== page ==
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eMkambo Call Centre: 0771 859000-5/ 0716 331140-5 / 0739 866 343-6

Using evidence to connect with a bigger purpose

In their pursuit for survival, most value chain actors in developing countries do not clarify their contribution to a big purpose like economic growth.  For instance, instead of seeing how their work contributes to national food and nutrition security, most farmers and manufacturers tend to be interested in the colour of the money. That is why their first question to the market is how much is the market offering per a given quantity of specific commodities?  Ideally, money and better incomes should be outcomes from a much larger purpose. Those motivated by money or high prices will always struggle to achieve their goals.  There will never be enough money to satisfy all wants.


The power of evidence and reflection

Everyone should ask themselves how they are contributing to socio-economic resilience and growth. For instance, those fond of importing goods into the country should demonstrate how their activities contribute to economic growth. Exporters should do the same. Why do importers of basic commodities think importing is the solution to the high cost of producing agricultural commodities like soya bean and fruits locally? It should be easy to bring farmers, processors, transporters and input providers together and explore each other’s level of effort in supporting socio-economic growth and resilience.

By taking 30% from farmers’ incomes, how do financial institutions and transporters think they are contributing to socio-economic growth? How do exorbitant interest rates charged by African financial institutions contribute to economic growth? While many African countries are full of development organizations, economic growth and resilience cannot be left to development partners. Are development organizations expected to be more patriotic than local value chain actors who seem more interested in money than long-term economic growth and future prospects?

Building a new evidence-informed mindset

For farmers who say they can’t accept low prices due to the cost of inputs, what is going to be the end?  What is the price of money that causes input providers to increase their price, leading to consumers failing to afford agricultural commodities?  Developing countries cannot continue blaming the international market for not accepting their products but focus on finding ways of making their commodities competitive on the international market.  Critical questions to be answered collectively include:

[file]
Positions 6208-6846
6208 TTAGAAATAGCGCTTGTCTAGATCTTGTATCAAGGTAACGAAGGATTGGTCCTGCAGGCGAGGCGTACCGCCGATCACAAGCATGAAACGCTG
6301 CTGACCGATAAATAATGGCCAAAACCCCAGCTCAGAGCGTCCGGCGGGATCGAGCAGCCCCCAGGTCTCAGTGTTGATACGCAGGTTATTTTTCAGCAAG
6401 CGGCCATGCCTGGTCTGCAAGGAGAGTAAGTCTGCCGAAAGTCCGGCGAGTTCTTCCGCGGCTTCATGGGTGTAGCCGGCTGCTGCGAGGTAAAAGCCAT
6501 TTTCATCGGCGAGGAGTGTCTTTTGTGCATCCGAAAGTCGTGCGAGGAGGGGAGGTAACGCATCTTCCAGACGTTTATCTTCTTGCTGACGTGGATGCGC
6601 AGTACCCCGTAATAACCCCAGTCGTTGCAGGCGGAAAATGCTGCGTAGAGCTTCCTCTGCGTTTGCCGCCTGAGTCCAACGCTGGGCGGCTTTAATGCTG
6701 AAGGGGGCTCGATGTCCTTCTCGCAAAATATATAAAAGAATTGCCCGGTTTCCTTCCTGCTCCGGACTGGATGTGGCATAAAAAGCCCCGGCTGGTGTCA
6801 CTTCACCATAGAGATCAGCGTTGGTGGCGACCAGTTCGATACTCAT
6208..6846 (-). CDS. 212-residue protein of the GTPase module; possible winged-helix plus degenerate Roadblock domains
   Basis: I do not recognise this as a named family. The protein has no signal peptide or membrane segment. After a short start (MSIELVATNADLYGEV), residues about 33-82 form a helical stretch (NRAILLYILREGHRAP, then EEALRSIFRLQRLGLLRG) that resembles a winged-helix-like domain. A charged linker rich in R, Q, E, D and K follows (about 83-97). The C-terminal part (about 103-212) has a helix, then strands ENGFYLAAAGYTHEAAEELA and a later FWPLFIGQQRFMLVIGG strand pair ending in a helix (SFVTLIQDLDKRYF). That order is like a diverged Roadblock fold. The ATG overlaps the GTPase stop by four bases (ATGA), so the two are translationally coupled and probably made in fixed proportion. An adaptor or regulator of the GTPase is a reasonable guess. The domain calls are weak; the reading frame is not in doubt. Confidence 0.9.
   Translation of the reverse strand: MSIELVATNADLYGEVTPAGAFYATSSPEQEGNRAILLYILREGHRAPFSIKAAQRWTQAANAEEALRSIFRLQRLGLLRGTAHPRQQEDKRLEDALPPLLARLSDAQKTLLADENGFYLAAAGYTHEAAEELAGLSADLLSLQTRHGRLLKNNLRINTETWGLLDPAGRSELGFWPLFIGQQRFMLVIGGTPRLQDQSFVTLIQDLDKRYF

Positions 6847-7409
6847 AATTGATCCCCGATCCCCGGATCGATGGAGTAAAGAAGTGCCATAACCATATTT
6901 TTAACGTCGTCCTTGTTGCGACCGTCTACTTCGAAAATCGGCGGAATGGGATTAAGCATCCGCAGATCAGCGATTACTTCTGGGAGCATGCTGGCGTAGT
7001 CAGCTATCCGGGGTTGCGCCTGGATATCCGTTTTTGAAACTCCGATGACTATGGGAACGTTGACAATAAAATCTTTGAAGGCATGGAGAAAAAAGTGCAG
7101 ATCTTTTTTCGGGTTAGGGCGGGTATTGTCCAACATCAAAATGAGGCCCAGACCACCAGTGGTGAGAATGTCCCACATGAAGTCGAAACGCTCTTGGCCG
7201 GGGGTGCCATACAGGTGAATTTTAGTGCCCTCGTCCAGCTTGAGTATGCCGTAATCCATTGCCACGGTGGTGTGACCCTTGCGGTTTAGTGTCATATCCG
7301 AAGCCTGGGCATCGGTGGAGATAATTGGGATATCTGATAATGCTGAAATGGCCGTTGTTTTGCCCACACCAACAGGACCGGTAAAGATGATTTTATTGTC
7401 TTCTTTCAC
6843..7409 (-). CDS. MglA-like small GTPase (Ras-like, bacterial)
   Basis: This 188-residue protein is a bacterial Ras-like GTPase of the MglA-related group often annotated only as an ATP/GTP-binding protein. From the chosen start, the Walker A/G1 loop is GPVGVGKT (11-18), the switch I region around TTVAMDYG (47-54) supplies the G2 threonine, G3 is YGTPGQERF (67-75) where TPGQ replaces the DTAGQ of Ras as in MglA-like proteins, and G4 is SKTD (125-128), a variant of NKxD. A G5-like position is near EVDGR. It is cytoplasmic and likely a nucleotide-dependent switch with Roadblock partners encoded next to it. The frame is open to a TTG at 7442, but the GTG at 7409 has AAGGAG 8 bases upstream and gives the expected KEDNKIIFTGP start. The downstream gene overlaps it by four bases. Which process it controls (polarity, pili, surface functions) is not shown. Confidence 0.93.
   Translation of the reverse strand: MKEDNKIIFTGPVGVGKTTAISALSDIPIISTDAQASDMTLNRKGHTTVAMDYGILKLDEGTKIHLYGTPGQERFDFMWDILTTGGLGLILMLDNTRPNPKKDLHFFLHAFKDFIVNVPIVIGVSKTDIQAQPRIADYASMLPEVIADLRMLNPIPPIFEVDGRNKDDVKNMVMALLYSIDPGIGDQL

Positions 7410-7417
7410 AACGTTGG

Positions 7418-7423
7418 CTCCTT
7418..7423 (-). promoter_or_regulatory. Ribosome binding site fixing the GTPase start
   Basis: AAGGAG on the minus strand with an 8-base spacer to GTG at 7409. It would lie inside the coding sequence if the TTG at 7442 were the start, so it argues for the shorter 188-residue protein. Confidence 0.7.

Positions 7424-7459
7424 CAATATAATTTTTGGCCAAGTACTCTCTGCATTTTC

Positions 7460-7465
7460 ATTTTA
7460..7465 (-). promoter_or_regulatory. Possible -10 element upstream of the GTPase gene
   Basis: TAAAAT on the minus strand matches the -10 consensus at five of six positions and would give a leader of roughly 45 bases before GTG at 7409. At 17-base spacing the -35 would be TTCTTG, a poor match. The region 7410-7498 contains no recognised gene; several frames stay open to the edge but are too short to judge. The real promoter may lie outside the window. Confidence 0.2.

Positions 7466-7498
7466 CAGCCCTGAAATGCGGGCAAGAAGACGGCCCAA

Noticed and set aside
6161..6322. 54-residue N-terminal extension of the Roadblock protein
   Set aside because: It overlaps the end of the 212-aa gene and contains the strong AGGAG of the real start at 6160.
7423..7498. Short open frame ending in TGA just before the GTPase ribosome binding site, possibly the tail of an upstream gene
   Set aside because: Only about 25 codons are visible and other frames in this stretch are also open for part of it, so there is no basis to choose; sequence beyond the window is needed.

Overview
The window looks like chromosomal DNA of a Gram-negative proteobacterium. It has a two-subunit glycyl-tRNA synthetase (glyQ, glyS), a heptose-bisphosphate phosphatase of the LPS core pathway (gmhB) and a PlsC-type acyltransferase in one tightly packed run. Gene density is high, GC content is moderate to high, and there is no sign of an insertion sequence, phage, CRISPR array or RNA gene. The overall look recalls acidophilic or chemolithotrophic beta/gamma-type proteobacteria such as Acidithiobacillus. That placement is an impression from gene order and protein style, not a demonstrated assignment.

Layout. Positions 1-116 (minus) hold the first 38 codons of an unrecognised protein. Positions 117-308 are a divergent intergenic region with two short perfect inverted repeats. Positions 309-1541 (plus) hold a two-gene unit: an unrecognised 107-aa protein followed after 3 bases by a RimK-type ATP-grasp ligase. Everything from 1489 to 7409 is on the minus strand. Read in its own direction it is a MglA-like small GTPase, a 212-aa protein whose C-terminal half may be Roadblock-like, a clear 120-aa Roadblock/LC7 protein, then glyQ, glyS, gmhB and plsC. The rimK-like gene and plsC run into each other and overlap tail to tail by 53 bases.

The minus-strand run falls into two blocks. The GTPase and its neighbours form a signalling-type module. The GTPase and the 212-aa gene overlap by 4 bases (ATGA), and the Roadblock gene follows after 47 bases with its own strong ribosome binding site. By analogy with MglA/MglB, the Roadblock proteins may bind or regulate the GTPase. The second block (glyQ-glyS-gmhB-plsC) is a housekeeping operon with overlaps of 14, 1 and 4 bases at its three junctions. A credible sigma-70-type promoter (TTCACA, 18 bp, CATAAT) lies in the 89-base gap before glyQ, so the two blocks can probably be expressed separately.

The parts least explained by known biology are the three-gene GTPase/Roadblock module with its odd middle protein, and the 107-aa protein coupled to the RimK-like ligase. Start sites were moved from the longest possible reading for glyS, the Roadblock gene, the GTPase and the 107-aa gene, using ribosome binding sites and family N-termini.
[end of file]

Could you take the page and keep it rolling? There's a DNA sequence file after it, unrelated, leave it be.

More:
• Who is causing our commodities to be uncompetitive on the local and international market? Is it the farmer, input provider, financier, transporter or policy makers?
  • Why are we failing to feed our people when we have abundant natural and human resources?
  • Why should consumers buy local food when imports are available and cheap?

Knowledge-intensive methods are critical in addressing these chicken and egg challenges. Instead of resorting to a blame game, every value chain actor should ask themselves whether they are contributing negatively or positively to socio-economic sustainability. When we see commodities come into the country through our borders we should ask ourselves whether we have reached such a crisis point that most consumers no longer have any choices or we just open borders willy-nilly. Naturally consumers should be allowed to adjust and exhaust all their options before resorting to imports. We would rather have temporary shortages causing local producers to innovate and benefit from that investment later on.  In most cases, when they don’t find what they want, consumers tend to adjust their preferences.  However, there are cases where compelling forces nudge consumers to go for cheaper commodities.  For instance, low disposable income can over-power the superior taste and organic nature of local products, prompting people to buy foreign food because it is affordable.  / /